3 Techniques for Color Correction in Photoshop
Here are three options for color correction in Photoshop:
- Open either the Levels or the Curves adjustment layer.
- Click the AUTO button.
- Click Alt or Option (Mac) and the AUTO button again.
- Choose Find Dark & Light Colors and check Snap Neutral Midtones
- Save as defaults and press OK.
- Create a new Curves layer in the Adjustments palette.
- Double click on the black and white circle icon.
- Set the black, gray, and white points on your image using the three droppers on the left
- Open up the Color Sampler Tool.
- Adjust the Sample Size.
- Pick the colors to sample in your photo that best represent pure black, neutra gray, and pure white.
- Photoshop will automatically open up the Info palette. Notice the three numbers and their RGB (red, green, blue) values for each color.
- Create a new Curves adjustment layer.
- Open the Adjustments palette and the Info palette.
- Change the white balance one channel at a time.
- Hover your mouse over the first color you chose with the Color Sampler Tool and Ctrl + left click (Mac users Cmd + left click) on it. This will add a new point on the curve.
- left click and drag on the point itself in the Adjustments palette to control the color. Repeat this step for the G (green) values and the B (blue) values and for the black, neutral gray, and white areas you selected
If you’ve ever taken a photo of something and found the photo to have a yellowish or bluish tint to it, chances are you need to know how to color correct in photoshop. In this article, you’ll learn three different techniques (beginner, intermediate, and advanced) you can use for color correction in Photoshop through adjusting the white balance.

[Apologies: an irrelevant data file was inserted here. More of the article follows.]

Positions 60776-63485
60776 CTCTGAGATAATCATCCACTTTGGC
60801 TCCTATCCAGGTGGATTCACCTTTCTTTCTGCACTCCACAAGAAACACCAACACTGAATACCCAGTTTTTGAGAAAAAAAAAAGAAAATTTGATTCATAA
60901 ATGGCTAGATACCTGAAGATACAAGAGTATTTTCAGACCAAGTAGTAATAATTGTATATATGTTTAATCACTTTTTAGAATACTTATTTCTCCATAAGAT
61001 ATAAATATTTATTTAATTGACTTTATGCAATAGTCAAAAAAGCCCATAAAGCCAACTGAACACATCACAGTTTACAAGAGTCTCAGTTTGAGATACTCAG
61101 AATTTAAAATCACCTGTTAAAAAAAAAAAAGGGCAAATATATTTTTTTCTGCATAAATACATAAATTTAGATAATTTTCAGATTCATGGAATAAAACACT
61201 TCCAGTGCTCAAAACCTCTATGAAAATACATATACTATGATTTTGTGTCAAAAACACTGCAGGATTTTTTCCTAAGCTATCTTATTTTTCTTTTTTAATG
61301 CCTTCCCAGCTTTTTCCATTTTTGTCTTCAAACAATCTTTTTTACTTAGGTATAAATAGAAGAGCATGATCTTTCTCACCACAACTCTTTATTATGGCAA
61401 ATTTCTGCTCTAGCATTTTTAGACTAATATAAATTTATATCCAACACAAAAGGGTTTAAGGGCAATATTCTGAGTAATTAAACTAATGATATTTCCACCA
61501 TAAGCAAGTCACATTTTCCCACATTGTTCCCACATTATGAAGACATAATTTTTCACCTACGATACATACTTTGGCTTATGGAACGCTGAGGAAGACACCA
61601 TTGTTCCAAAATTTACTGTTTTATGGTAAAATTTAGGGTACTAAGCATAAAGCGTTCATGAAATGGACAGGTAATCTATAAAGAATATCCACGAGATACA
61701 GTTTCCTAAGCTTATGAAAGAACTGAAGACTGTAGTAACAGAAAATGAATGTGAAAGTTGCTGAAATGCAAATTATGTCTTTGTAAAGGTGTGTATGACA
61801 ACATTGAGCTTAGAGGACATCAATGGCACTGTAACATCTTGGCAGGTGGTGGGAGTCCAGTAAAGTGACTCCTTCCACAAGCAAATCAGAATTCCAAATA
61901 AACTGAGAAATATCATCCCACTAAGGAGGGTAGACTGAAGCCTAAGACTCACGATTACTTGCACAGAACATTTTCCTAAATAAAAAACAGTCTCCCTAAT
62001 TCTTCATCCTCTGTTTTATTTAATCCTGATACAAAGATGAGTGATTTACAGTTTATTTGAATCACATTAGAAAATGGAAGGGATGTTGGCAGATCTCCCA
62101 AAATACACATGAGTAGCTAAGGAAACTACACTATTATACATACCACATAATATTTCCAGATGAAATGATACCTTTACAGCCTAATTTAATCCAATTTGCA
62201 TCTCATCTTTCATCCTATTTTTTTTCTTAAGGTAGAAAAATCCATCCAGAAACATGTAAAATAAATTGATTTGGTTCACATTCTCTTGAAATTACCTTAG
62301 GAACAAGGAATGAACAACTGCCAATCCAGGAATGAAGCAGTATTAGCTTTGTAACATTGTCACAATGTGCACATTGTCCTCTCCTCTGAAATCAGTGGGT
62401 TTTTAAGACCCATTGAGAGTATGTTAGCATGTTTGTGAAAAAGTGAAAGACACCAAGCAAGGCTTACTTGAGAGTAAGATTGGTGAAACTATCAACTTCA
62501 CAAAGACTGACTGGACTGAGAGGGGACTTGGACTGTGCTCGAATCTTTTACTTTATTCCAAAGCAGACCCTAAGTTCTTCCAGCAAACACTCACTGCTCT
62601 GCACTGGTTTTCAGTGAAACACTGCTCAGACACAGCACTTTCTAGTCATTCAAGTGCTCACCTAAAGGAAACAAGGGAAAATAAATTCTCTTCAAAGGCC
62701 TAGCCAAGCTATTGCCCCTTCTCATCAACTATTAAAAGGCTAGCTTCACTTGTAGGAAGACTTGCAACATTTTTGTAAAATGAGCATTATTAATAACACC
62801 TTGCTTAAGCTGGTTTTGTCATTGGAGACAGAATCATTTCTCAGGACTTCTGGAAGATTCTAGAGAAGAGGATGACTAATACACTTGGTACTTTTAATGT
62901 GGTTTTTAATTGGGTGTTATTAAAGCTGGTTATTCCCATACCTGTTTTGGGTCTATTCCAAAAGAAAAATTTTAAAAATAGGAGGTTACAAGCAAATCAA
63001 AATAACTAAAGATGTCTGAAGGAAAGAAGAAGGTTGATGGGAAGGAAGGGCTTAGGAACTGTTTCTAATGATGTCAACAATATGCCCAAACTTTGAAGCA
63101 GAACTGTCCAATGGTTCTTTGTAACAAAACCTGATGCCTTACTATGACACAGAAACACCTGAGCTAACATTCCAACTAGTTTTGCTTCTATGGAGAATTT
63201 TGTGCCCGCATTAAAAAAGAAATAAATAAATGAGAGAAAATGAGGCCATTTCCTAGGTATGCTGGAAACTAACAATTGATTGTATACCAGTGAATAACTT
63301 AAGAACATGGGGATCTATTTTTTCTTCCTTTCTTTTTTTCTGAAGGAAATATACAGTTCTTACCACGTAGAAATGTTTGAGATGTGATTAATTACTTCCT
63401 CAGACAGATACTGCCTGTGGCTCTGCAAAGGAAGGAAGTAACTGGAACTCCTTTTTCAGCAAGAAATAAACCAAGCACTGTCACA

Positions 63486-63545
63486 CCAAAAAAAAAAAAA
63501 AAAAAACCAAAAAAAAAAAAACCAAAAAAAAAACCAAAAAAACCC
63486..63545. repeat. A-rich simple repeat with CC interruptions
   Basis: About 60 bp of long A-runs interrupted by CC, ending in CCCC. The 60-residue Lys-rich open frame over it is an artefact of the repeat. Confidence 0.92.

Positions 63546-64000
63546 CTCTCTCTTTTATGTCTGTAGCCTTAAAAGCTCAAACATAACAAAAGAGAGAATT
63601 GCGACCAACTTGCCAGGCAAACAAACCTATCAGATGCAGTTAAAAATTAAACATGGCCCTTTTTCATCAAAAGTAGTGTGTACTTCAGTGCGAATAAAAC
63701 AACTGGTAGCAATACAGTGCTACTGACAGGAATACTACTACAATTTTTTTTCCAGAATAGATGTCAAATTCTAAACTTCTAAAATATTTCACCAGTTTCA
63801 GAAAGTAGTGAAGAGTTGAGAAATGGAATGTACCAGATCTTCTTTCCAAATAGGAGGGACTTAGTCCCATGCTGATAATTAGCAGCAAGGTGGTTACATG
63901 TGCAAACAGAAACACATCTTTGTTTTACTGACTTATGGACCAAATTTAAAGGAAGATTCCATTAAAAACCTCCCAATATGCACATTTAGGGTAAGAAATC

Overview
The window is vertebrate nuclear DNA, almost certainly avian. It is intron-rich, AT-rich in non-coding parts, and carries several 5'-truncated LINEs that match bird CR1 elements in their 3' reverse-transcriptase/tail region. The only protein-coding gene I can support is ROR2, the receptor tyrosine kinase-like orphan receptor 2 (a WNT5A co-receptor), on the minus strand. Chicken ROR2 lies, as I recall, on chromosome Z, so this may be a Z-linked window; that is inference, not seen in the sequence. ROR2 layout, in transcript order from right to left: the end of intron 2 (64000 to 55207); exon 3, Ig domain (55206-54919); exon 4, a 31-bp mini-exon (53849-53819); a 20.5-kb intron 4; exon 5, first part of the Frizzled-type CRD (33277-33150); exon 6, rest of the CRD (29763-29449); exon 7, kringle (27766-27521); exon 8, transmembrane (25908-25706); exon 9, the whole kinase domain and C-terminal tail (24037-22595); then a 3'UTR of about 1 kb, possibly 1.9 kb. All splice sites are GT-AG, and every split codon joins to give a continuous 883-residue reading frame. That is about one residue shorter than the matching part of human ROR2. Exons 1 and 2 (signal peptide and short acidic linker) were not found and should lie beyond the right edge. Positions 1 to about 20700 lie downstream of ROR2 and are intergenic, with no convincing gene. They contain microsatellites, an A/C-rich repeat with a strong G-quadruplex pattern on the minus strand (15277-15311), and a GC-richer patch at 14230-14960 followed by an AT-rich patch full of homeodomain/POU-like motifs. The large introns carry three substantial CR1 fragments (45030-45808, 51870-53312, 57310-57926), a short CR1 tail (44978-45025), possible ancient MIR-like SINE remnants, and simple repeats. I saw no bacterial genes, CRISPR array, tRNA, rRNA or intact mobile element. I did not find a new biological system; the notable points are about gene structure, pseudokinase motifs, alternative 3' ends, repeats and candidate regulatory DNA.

Regardless of which technique you use, they are applicable to just about any version of Photoshop you are using.
This simple, one-click beginner technique for color correction in Photoshop is the perfect place to start. This automatic adjustment tool will quickly get your photos looking reasonably accurate.
1. Open either the Levels or the Curves adjustment layer (this technique is the same in both).
2. Click the AUTO button in the top right-hand corner of the histogram.
3. Click Alt or Option (Mac) and the AUTO button again to open the Auto Color Correction Options menu.
4. Choose Find Dark & Light Colors and check Snap Neutral Midtones.
5. Save as defaults and press OK. This allows you to color correct in just one click of the AUTO button from now on.
This method isn’t extremely accurate, but it’s a great way to get a photo to look pretty good without a lot of work.
Here’s the original, unedited photo that we’ll use as an example for this quick ‘n dirty technique of white balancing.
1. Create a new Curves adjustment layer. This is found in the Layers palette as seen in the following screenshot.
2. Double click on the black and white circle icon in the Layers palette. This will open up the Adjustments palette. You can see what this looks like below.
3. Find the three dropper icons on the left side of the Adjustments palette. These set the color points in your image to give you a quick white balance. On top is the black dropper, the middle is the gray dropper, and on bottom is the white dropper.
Select the black dropper and click somewhere on your image that you feel should be absolute black. For this, we picked the black part of the mouse sitting on the table.
4. Then select the gray dropper and pick somewhere on the photo that should be a neutral gray. For our photo, we picked part of the computer sitting on the table.
5. Finally, select the white dropper and pick somewhere in the image that represents pure white. We chose a piece of paper that is sitting on the table. (It’s important to point out there will likely be some clamping that occurs.)
That’s all there is to it! If you compare this side-by-side comparison of the “before” and “after” you’ll see quite a bit of difference. The blacks are sharper and the whites are actually white instead of having an orange tint.
Even though this is a great technique, the steps above may not work for every situation. Some of the downsides to it are that: